5. Communicator Spotlight: Hadley Wilkins, Atomic's head of communications and marketing

Photo illustration of Atomic's head of communications and marketing, Hadley Wilkins, next to a pattern of speech bubbles.

Photo illustration: Annelise Capossela/Axios. Photo: Courtesy of Atomic

This week, we spotlight a communicator whose role is to educate founders on the power of strategic communication and ensure they don't fall into the Carta trap.

As head of communications and marketing for Atomic β€” a Miami-based venture studio founded in 2012 β€” Hadley Wilkins is responsible for helping new companies build their brands and tell their stories.

πŸ—£What she's saying: "We're building the next generation of important tech companies. Moderna, Uber, Opendoor and Hims & Hers were all incubated at venture studios β€” and we are here to support that kind of innovation," Wilkins told Axios.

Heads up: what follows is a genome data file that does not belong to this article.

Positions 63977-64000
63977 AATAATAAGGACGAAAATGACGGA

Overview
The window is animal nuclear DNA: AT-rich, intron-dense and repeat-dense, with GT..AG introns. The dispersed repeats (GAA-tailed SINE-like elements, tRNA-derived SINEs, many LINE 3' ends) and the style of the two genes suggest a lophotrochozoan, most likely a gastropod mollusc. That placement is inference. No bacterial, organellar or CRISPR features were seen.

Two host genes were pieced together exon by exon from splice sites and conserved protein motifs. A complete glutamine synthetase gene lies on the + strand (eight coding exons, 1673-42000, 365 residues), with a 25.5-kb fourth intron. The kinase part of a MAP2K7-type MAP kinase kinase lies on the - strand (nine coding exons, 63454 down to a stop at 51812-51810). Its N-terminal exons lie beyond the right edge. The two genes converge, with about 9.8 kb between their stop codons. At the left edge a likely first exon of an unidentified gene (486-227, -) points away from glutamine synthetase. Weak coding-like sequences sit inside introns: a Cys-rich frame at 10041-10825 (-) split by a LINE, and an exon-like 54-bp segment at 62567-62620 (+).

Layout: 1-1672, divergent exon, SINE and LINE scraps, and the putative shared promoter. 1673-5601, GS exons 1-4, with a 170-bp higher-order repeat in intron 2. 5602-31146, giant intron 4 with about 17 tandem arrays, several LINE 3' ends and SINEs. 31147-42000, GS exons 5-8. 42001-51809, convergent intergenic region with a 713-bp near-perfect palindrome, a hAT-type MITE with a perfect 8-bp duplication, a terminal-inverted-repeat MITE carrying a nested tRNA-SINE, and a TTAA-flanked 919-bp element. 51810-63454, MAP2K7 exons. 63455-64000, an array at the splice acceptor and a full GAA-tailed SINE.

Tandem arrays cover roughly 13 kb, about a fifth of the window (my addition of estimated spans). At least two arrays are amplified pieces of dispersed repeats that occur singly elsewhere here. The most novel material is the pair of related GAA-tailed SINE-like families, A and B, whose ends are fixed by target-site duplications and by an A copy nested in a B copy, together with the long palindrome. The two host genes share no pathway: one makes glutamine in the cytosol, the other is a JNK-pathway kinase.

πŸ— How it's structured: Wilkins sits on Atomic's leadership team and works in partnership with her peers to launch new companies.

  • "What I've learned here is you don't need a huge team to have a huge impact. The Atomic team really values communications, and we've been able to correlate comms and PR to real business value. If we get a story right, and we get that message out, we've seen our companies attract customers based on that.

Zoom in: "When we do a launch, comms works closely with design and growth marketing to amplify it," she said.

  • "For example, let's say we pitch and place a launch story or a funding story, we then can buy ads against that on LinkedIn, and see what customers come in from that. And that provides real data that links to our work and shows the value comms can bring from even the earliest stages."